Parents, participation, partnership: Problematising New Zealand early childhood education
2020-07-30T01:54:15Z (GMT) by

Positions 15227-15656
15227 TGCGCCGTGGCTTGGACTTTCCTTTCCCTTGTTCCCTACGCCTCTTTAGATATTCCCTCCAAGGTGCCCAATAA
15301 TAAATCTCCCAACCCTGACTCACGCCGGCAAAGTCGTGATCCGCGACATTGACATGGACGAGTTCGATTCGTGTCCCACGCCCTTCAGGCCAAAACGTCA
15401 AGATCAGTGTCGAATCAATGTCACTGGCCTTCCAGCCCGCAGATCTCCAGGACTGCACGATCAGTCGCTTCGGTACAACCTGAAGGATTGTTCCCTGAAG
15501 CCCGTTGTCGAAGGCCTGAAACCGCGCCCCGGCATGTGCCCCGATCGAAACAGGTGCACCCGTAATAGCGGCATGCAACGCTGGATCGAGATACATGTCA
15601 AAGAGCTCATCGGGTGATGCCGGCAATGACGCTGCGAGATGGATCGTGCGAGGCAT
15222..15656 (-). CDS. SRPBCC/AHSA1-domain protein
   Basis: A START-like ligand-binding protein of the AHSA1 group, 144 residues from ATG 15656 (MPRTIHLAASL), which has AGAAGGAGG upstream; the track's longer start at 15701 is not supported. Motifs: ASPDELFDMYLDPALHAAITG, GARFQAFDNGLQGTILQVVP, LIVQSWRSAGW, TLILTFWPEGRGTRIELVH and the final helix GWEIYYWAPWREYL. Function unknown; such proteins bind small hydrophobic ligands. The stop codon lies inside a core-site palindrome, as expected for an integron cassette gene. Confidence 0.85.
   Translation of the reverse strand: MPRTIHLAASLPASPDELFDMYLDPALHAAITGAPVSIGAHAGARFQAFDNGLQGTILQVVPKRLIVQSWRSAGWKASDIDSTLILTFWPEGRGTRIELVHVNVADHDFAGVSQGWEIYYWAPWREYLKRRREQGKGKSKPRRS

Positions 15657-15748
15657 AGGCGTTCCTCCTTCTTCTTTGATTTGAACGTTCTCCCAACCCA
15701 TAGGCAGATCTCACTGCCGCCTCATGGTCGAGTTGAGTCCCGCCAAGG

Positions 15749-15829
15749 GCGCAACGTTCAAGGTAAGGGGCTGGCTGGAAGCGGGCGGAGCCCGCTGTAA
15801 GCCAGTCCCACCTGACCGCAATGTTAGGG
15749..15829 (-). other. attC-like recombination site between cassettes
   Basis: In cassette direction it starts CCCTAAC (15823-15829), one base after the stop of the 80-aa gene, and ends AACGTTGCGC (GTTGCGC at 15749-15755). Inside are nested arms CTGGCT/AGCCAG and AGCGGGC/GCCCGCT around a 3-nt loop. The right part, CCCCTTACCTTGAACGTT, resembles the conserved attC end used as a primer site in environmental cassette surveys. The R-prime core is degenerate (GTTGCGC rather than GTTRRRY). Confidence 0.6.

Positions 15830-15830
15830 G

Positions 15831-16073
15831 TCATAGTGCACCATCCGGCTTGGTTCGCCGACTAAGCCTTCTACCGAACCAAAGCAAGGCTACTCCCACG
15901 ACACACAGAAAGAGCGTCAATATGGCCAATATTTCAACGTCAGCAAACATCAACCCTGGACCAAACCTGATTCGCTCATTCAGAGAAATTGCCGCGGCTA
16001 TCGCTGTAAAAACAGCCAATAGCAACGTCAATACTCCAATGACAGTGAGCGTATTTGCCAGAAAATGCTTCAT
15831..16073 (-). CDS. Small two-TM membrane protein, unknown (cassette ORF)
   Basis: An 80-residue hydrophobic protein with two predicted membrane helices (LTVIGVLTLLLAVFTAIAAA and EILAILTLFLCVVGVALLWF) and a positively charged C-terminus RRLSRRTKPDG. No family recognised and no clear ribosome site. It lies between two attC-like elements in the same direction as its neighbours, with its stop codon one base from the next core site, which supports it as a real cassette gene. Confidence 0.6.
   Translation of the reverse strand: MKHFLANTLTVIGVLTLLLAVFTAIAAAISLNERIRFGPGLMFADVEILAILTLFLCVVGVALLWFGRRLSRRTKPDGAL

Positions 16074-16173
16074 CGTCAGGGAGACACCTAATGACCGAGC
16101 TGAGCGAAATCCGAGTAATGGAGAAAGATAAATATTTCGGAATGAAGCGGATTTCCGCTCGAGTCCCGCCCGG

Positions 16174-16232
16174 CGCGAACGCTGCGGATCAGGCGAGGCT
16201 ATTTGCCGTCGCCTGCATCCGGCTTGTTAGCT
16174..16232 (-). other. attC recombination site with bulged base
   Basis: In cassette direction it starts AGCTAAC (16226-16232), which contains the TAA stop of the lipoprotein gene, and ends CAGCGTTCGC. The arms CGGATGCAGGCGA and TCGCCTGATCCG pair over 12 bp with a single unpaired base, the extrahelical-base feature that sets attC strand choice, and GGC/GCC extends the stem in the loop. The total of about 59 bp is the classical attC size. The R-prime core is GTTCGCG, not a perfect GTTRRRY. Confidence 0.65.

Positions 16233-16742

© 2016, © The Author(s) 2016. This article interrogates notions of teacher ‘partnership with parents’ within early childhood care and education settings in the context of Aotearoa (New Zealand). Te Whāriki, the New Zealand early childhood curriculum, clearly positions children’s learning and development as being fostered when their families’ cultures and practices are recognised. Yet findings from both national evaluative reports and recent studies indicate that, in many instances, families that are not members of the dominant cultural group do not experience this synergy. The authors draw on some recent national evaluative reports to paint a broad picture of the implementation of ‘partnership’, and then employ illustrative data from several research projects regarding the inclusion of Māori and Chinese families respectively. The authors apply hybridity theory, along with the related idea of funds of knowledge, to reinforce the need for teachers to proactively move beyond the hegemonic safe zones of traditional teacher-dominated practices towards opening up spaces of dialogic, fluid engagement with families whose backgrounds differ from their own. This aspect of teachers’ professional responsibility is particularly important in the current era of increasing superdiversity.